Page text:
Harper: Development Surging In Downtown Pensacola

Jan 19, 2017

In this week’s Economic Report, Dr. Rick Harper looks at a recent uptick of economic development in the local area and a new solar project for local military facilities.

Two new upscale hotels, an Aloft and an Element, both Starwood brands, are planned downtown between 9th Avenue and Salamanca Street.

Credit Michael Spooneybarger/ CREO

“That’s got to be good for downtown,” Harper said. “The beach is a wonderful tourism asset. Of course, values there are focused during the 10-week summer season. And to get hotels in the downtown area that can cater to meetings downtown; that can cater to people that want to enjoy and be based in the historic downtown while they do other things in the immediate area and the region – that’s certainly good.”

Harper said it’s encouraging that after the business owners have seen enough growth potential in downtown to build the two new properties.

“Overall, it’s a very positive statement about economic development in downtown and growth in the area,” he said.

Also downtown, the former Escambia School District building is set to be redeveloped.

“The property has mixed use going in, including some residential and some retail planned for the site,” Harper said. “Some meddlesome details do remain in terms of cleaning up some contamination at the site, but once that gets done, it will be great to see development going in, particularly west of Palafox.”

While development has been occurring throughout downtown, Palafox has gotten the most attention in recent years. Harper said seeing that barrier fall is a step forward.

“To have a complete, thriving, robust downtown of many blocks instead of just a couple, developments like that are necessary to get the population density to support the restaurants that will make the downtown seem like a thriving and interesting place,” Harper said.

Gulf Power and the military are working at several local installations, including Saufley and Whiting Fields in Pensacola and the Army facilities at Eglin, on a project to install solar panels to generate electricity.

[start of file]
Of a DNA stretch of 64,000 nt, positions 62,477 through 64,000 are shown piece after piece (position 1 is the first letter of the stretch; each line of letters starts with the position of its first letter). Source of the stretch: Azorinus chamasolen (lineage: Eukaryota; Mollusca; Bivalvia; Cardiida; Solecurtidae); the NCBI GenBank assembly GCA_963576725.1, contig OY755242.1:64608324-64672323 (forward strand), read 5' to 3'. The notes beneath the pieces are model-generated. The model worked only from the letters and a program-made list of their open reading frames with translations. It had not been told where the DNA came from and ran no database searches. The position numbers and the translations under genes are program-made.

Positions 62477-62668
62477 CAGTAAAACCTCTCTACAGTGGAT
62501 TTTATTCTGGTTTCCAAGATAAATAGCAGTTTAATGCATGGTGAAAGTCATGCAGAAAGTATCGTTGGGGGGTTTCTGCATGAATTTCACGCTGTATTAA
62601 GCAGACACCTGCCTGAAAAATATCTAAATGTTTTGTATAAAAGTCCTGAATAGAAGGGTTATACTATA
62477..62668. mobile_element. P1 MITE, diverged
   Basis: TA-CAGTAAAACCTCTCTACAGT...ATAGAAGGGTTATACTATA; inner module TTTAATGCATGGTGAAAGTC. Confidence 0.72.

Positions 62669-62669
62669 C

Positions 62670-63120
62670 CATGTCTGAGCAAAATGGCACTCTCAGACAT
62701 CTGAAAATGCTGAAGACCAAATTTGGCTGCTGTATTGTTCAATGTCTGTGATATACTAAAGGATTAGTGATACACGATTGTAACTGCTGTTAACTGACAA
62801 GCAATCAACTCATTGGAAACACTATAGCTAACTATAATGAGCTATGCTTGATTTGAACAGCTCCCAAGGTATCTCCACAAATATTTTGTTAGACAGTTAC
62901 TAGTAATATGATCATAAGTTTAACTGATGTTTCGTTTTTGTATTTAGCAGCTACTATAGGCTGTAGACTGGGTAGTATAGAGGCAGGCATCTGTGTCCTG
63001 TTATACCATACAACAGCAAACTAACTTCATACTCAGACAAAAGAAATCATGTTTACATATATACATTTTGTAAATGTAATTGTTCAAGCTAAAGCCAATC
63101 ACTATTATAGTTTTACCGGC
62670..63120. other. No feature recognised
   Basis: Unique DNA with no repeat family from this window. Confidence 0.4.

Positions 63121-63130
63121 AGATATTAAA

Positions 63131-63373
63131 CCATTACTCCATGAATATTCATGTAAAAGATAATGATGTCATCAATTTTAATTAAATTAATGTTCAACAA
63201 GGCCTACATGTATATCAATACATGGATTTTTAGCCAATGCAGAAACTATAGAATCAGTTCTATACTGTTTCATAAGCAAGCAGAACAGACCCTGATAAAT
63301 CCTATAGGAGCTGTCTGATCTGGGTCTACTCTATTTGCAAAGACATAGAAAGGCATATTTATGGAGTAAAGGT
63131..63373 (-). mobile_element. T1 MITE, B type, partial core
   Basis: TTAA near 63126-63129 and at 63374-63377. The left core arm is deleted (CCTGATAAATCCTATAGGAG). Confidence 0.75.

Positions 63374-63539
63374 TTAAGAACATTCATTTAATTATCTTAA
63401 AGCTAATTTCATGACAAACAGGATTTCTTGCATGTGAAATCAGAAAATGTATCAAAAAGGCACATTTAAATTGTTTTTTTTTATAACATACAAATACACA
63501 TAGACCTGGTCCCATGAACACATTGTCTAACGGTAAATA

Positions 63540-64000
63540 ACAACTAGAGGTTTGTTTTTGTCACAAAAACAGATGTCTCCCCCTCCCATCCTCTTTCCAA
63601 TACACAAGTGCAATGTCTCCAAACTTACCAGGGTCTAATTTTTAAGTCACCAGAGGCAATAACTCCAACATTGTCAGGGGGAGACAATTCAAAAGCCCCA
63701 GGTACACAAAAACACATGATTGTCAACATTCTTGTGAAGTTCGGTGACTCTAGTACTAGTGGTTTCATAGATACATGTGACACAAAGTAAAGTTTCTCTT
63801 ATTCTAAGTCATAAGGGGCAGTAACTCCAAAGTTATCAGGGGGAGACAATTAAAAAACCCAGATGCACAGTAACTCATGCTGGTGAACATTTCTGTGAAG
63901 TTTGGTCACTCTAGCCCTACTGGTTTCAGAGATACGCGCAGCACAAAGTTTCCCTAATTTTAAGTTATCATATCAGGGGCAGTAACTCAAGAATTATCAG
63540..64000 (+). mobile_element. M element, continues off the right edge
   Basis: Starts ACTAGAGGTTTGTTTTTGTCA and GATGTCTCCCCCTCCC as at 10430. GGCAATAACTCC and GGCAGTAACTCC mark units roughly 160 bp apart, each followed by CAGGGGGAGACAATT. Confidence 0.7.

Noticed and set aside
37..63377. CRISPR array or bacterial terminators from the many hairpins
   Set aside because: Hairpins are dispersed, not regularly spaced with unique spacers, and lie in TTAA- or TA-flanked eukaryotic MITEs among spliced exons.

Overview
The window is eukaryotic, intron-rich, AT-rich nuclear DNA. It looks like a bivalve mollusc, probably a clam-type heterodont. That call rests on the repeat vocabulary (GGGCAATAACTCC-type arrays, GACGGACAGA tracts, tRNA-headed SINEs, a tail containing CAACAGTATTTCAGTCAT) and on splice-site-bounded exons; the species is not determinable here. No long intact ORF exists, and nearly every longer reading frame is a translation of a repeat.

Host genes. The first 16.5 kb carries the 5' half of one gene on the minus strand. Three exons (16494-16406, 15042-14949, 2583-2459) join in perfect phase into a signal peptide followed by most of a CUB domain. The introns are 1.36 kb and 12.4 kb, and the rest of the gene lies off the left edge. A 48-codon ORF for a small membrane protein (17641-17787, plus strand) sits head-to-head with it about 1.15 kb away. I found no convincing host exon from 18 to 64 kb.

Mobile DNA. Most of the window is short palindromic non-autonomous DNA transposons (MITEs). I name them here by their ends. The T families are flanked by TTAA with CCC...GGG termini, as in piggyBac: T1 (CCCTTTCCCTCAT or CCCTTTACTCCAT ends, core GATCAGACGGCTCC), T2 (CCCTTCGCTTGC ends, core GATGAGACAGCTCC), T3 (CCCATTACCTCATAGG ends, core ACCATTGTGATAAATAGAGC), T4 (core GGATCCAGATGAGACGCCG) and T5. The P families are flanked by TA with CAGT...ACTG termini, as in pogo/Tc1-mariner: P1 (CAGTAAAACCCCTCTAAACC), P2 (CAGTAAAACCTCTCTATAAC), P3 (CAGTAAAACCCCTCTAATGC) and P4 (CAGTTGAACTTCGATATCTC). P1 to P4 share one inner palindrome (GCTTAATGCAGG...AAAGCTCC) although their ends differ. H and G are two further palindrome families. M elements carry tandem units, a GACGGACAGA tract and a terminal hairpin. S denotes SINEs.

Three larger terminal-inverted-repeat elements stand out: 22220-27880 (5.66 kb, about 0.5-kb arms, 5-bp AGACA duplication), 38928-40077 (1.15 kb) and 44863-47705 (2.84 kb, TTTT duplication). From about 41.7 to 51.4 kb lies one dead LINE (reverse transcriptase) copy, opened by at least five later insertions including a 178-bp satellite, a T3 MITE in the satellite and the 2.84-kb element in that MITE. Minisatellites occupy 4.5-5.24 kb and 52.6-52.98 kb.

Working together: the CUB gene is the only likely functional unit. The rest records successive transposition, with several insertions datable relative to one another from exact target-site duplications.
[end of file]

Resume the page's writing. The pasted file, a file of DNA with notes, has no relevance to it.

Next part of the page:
“These are large sites. They are talking about enough electricity to power 18,000 homes across the three areas, and that’s made possible because of the decrease in cost of generation due to better-quality technology for solar panels,” Harper said.

This new technology is making the switch from traditional fossil fuels much easier and less expensive.

“With the decrease in cost of generation for solar, it becomes competitive,” Harper said. “It’s interesting to see the federal government via the military leading the way to develop these technologies. They may be looking for other uses for them in other places, so this may be somewhat of a test bed for them.”

Estimates are that the new solar panels will save several million tons in carbon emissions over the life of the project, Harper said.

In Okaloosa and Walton counties, Haas Center Director Zach Jenkins recently spoke to builders and realtors about the state of housing in that area.

“Zach said what is on people’s mind – that the housing market continues to be vigorous,” Harper said. “I was just looking at the price growth figures for the Pensacola area this week, and we’ve actually seen that 2016 overall saw price increases for residential on the order of 5 percent. Zach enumerated some of those increases as well as growth in the economy for Okaloosa and Walton. One of the takeaways was that the demand for homes is growing faster than the supply.”

Unlike in past years, Pensacola job growth outpaced Okaloosa in 2016, Harper said.

“It’s great to see the Northwest metro areas doing well,” Harper said. “That should continue into the future, and that’s a good sign because this is the part of the business cycle – when there’s good strong expansion – where Florida really takes off and kind of leaves Northwest Florida in the dust because we have the more stable military industry here that doesn’t grow jobs as quickly.”

Dr. Rick Harper is an economist at the University of West Florida. He can be reached at rharper@uwf.com. CREO staff writer Mike Ensley contributed to this report. He can be reached at kensley@uwf.edu.

This article is part of a collaboration between WUWF and the UWF Center for Research and Economic Opportunity.